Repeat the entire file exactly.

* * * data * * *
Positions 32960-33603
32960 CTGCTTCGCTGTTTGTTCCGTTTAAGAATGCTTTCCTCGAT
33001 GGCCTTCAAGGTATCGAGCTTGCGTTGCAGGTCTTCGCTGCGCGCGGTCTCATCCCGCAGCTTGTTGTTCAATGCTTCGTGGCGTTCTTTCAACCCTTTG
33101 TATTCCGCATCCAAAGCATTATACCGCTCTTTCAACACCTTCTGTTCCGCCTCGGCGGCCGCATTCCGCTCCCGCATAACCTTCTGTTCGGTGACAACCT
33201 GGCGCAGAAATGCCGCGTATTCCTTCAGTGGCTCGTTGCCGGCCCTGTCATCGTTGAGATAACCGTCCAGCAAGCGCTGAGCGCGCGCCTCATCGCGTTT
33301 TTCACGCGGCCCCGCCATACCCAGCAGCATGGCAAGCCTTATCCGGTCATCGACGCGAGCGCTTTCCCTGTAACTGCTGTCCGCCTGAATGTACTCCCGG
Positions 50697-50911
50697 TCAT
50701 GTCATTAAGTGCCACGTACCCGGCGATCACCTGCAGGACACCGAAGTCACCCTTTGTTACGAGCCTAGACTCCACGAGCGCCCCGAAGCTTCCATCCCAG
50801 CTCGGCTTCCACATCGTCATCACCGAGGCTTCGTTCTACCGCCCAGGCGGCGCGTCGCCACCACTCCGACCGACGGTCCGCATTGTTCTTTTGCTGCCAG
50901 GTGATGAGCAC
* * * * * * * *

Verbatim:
Positions 32960-33603
32960 CTGCTTCGCTGTTTGTTCCGTTTAAGAATGCTTTCCTCGAT
33001 GGCCTTCAAGGTATCGAGCTTGCGTTGCAGGTCTTCGCTGCGCGCGGTCTCATCCCGCAGCTTGTTGTTCAATGCTTCGTGGCGTTCTTTCAACCCTTTG
33101 TATTCCGCATCCAAAGCATTATACCGCTCTTTCAACACCTTCTGTTCCGCCTCGGCGGCCGCATTCCGCTCCCGCATAACCTTCTGTTCGGTGACAACCT
33201 GGCGCAGAAATGCCGCGTATTCCTTCAGTGGCTCGTTGCCGGCCCTGTCATCGTTGAGATAACCGTCCAGCAAGCGCTGAGCGCGCGCCTCATCGCGTTT
33301 TTCACGCGGCCCCGCCATACCCAGCAGCATGGCAAGCCTTATCCGGTCATCGACGCGAGCGCTTTCCCTGTAACTGCTGTCCGCCTGAATGTACTCCCGG
Positions 50697-50911
50697 TCAT
50701 GTCATTAAGTGCCACGTACCCGGCGATCACCTGCAGGACACCGAAGTCACCCTTTGTTACGAGCCTAGACTCCACGAGCGCCCCGAAGCTTCCATCCCAG
50801 CTCGGCTTCCACATCGTCATCACCGAGGCTTCGTTCTACCGCCCAGGCGGCGCGTCGCCACCACTCCGACCGACGGTCCGCATTGTTCTTTTGCTGCCAG
50901 GTGATGAGCAC